There was not a single reason to be surprised at Fidel Castro’s death: he had been sick for a long time already. A reason to stand in awe were certain reactions to his departure, ranging from Canadian Prime Minister Trudeau praising Castro for being a ‘remarkable leader’ to EU Commission president Jean-Claude Juncker who tweeted that the Cuban dictator was ‘a hero for many’.
As a libertarian, there are certain things you get confronted with constantly, ranging from “Zimbabwe must be your dream country“, over “who will build the roads?” to Pinochet. Ah yes, Augusto Pinochet, the Chilean military dictator whose iron fist held his country hostage from 1973 to 1990. Pinochet’s rise to power was supported through the US-backed coup d’état on September 11, 1973. His legacy is that of unspeakable horror: the Chilean Army death squad Caravana de la Muerte (‘Caravan of Death’) terrorised the population in order to suffocate political opposition. Pinochet is responsible for the deaths of over 3,000 people, as well as for disappearing journalists and the torture of over 25,000.
Pinochet is also known for effective free-market reforms: he privatised numerous state-companies as well as social security and got rid of tariffs. The so-called ‘Miracle of Chile’ made the country more prosperous as ever before. By 1990, GDP had risen by 40%, all while neighbouring South American economies were stagnating: Chile was observing its largest economic boom in history.
As much as I would like to see Pinochet’s market reforms to be implemented and economic freedom to thrive, praising his success in the light of his brutality is fundamentally immoral. Some libertarians are equally guilty of this line of argument: in a 2006 article, written on the occasion of the death of Pinochet, the Mises Institute relativises Pinochet’s terror:
“On Sunday, December 10, General Augusto Pinochet of Chile died, at the age of 91. General Pinochet deserves to be remembered for having rescued his country from becoming the second Soviet satellite in the Western hemisphere, after Castro’s Cuba, and, like the Soviet Union, and Cuba under Castro, a totalitarian dictatorship.”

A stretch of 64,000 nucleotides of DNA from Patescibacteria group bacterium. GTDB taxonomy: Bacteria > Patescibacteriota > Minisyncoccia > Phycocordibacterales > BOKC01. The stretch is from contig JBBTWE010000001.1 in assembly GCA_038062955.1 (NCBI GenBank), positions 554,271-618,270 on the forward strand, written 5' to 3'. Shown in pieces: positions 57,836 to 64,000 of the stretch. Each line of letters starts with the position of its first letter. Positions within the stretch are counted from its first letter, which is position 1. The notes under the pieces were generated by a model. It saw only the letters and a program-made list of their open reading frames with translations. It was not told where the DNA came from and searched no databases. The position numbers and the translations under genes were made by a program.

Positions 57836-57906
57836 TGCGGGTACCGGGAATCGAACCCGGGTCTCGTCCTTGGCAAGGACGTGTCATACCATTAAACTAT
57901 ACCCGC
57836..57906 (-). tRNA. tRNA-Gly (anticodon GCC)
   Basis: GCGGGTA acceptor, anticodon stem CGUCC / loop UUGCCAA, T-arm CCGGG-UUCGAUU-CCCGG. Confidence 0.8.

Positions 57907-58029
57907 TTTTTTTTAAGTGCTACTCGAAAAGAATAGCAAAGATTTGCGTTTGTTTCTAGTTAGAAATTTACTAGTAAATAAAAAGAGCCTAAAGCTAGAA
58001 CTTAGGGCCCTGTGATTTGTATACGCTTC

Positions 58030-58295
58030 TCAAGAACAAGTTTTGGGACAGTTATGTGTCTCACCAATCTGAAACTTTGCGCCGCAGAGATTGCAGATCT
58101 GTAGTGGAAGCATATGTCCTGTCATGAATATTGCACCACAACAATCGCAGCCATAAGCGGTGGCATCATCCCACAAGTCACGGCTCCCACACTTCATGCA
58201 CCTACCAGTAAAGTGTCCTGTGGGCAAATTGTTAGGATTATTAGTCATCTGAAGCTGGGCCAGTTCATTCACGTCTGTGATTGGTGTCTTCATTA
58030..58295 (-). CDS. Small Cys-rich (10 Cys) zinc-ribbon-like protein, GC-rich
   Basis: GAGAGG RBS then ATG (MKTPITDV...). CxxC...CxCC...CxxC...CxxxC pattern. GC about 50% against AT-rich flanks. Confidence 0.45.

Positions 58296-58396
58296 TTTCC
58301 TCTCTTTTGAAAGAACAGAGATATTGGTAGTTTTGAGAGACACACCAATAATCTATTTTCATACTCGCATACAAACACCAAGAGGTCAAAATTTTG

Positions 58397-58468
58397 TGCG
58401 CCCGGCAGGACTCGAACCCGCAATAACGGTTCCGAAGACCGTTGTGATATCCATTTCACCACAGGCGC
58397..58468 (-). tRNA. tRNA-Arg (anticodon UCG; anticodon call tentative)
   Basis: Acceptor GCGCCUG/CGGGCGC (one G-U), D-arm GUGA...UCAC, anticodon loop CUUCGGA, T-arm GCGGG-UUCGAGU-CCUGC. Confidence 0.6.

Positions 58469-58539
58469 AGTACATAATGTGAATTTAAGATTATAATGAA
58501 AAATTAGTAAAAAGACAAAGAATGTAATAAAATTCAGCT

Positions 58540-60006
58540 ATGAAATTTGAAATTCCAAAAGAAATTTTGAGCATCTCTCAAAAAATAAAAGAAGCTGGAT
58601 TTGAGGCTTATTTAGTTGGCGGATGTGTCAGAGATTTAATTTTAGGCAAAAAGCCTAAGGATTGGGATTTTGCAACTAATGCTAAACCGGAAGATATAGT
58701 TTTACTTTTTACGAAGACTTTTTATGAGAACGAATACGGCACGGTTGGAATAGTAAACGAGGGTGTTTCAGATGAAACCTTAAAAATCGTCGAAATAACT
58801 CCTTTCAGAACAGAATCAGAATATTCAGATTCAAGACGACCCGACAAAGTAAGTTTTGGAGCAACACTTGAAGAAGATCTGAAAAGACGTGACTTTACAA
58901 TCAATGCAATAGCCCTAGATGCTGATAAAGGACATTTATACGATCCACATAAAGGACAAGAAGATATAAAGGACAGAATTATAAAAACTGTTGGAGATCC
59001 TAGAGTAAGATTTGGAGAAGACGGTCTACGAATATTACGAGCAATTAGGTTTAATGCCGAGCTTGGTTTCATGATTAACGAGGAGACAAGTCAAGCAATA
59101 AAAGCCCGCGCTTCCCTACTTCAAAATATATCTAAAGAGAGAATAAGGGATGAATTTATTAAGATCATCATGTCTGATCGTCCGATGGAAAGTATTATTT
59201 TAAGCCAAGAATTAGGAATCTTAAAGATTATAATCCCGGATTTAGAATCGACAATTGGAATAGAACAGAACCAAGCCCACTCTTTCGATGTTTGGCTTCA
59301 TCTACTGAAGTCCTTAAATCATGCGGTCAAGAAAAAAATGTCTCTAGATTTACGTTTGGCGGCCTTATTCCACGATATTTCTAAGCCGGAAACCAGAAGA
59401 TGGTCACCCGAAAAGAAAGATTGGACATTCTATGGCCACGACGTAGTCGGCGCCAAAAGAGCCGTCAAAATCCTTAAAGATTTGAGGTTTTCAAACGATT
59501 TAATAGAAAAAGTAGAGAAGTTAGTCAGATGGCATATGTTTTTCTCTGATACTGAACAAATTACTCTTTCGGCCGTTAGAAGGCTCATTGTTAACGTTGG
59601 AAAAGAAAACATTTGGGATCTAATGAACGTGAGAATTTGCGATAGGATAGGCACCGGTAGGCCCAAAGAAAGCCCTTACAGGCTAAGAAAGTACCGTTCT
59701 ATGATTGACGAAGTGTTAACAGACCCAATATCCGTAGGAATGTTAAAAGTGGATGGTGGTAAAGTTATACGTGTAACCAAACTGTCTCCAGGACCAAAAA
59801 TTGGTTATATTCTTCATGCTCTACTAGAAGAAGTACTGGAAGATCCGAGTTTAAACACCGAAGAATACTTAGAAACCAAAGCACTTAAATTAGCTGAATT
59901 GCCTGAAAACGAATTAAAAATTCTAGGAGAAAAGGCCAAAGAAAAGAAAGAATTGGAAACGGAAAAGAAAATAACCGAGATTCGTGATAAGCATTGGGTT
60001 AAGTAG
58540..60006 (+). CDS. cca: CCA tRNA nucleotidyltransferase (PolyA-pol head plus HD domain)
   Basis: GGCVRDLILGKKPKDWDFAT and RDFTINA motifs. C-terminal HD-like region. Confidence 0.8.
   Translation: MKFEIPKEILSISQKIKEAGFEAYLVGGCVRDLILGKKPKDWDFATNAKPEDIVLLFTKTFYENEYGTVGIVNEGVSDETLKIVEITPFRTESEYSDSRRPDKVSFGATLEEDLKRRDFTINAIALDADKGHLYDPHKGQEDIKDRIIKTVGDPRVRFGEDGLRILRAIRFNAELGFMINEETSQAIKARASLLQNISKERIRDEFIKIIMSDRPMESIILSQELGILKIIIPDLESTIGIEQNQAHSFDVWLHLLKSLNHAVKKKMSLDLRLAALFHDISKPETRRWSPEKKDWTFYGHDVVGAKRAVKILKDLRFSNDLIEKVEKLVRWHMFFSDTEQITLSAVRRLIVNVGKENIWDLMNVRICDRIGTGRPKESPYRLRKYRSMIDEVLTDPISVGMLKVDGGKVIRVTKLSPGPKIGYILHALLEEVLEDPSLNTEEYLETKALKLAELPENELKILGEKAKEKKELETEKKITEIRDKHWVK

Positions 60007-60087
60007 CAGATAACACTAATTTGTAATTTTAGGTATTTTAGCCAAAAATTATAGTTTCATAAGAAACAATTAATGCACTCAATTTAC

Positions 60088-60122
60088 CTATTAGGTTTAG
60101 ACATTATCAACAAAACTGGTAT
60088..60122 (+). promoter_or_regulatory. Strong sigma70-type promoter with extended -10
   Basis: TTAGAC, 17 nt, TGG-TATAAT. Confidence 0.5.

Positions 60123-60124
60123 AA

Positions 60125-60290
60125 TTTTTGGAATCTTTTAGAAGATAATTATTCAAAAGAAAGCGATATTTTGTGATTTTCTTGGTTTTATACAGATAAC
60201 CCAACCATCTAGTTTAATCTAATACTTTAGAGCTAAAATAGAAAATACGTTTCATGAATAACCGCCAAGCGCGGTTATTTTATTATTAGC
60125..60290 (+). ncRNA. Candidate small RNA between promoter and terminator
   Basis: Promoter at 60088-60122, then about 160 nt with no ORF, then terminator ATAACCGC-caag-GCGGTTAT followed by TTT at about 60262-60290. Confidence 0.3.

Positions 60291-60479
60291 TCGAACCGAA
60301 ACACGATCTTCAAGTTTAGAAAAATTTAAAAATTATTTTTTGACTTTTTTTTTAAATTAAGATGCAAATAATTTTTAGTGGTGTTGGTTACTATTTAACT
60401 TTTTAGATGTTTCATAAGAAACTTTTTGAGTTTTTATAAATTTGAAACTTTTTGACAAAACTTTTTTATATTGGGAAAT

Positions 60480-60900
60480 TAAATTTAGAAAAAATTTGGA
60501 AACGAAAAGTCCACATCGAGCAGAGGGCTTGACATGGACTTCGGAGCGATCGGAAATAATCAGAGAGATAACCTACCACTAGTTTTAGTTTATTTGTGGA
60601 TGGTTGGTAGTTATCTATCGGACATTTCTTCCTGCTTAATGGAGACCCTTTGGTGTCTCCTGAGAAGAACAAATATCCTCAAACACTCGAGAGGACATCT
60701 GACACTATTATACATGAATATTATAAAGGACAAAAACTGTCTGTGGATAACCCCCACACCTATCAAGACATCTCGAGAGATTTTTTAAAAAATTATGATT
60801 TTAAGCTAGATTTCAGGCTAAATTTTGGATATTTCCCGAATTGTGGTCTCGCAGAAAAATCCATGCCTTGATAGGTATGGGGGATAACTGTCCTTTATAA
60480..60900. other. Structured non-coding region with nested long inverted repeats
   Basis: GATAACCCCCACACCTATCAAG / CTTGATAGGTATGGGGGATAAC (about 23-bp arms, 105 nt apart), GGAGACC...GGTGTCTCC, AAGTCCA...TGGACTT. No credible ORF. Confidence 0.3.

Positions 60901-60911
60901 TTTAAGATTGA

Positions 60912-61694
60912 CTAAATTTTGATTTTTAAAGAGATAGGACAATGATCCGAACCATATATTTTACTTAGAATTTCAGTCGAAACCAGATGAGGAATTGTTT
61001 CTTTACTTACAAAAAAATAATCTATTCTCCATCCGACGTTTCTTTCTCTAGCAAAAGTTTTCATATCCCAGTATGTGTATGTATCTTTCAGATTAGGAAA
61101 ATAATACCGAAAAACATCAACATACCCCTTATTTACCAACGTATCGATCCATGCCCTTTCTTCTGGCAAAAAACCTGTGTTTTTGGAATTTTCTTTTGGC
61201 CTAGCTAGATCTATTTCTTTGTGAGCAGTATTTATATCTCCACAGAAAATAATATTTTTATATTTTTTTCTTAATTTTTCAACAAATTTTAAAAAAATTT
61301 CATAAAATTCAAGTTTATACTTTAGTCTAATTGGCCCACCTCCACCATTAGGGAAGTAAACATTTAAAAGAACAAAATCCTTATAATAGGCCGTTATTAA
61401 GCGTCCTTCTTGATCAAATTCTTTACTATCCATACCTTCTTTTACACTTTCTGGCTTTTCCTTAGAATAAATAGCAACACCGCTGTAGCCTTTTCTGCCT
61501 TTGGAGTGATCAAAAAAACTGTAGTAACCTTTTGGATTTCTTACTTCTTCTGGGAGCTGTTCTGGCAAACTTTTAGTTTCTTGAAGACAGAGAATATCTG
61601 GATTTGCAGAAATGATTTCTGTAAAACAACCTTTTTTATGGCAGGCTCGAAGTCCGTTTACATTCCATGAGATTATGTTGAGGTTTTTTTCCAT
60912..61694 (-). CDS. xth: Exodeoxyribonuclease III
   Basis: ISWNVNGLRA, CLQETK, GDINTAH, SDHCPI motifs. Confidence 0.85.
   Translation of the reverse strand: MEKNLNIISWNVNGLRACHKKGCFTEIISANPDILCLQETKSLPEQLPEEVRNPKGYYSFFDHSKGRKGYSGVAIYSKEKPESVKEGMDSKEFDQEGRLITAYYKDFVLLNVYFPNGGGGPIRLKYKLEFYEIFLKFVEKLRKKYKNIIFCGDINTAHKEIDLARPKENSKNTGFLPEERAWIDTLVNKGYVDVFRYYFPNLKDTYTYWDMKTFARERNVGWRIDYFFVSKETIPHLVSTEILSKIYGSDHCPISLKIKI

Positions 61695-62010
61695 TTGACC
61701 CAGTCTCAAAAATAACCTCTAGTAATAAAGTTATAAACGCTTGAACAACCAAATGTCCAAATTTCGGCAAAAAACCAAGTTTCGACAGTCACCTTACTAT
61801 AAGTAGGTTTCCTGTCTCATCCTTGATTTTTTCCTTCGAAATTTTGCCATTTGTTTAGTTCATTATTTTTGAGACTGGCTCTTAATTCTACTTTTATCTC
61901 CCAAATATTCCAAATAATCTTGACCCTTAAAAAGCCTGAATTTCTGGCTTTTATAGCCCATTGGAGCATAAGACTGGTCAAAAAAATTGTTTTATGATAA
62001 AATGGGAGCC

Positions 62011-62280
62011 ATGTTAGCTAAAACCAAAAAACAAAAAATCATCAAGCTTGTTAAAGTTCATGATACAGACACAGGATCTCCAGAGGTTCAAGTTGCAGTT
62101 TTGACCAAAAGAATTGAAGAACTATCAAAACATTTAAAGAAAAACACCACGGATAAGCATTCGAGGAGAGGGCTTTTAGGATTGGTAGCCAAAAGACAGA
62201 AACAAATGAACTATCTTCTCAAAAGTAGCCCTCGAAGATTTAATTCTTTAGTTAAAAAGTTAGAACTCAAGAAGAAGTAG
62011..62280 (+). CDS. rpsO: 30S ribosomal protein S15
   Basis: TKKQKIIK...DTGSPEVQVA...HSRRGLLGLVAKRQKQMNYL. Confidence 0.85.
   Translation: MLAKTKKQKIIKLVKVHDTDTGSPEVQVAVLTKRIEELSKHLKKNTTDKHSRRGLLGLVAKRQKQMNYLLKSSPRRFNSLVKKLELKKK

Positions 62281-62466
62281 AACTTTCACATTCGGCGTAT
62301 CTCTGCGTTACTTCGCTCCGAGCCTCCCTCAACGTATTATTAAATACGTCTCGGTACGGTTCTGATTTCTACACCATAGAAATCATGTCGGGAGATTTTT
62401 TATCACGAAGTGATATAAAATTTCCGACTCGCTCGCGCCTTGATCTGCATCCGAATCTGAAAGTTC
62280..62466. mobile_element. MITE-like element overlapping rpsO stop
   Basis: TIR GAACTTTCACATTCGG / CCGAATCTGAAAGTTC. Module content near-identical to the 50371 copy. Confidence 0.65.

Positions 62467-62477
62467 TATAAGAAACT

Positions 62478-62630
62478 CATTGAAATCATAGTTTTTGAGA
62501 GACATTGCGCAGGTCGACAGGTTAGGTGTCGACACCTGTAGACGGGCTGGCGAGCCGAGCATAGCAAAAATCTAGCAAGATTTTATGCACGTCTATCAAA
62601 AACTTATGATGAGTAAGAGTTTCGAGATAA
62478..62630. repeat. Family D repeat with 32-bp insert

The article continues to explain the dictatorship of Pinochet as a necessary evil against communism and praising his free-market inspirations. Yet, tyranny cannot be relativised. Switching a totalitarian dictatorship for another on is not a defence of liberty. In contrary, it is this very state-induced pragmatism that leads to the rise of fascism in the first place. If we were to accept the utilitarian premise that the 1973 coup provided Chile with more economic and personal liberty, then where do we do draw the line for the moral foundation for non-interventionism?
The apologists of recently deceased Fidel Castro need to face the same dilemma: achieving peace and prosperity through perpetual war and destruction are immoral. I have left the argument to others whether or not Cuban literacy rates, healthcare performance and overall happiness are indeed what many leftists make them to be. Their dispute is irrelevant:
Fidel Castro is responsible for the execution of hundreds, the imprisonment of thousands and the displacement of millions. His policies have led to food shortages and innovative stagnation. The attempt to ‘understand’ Castro, by that by the media or politicians such as Trudeau or Juncker, are an attempt to ethically relativise his murderous legacy, to contextualise it in time and space. Yet the context will always be that state violence, as is the initiation of force committed by individuals, is morally inexcusable.
Pictures are Creative Commons.
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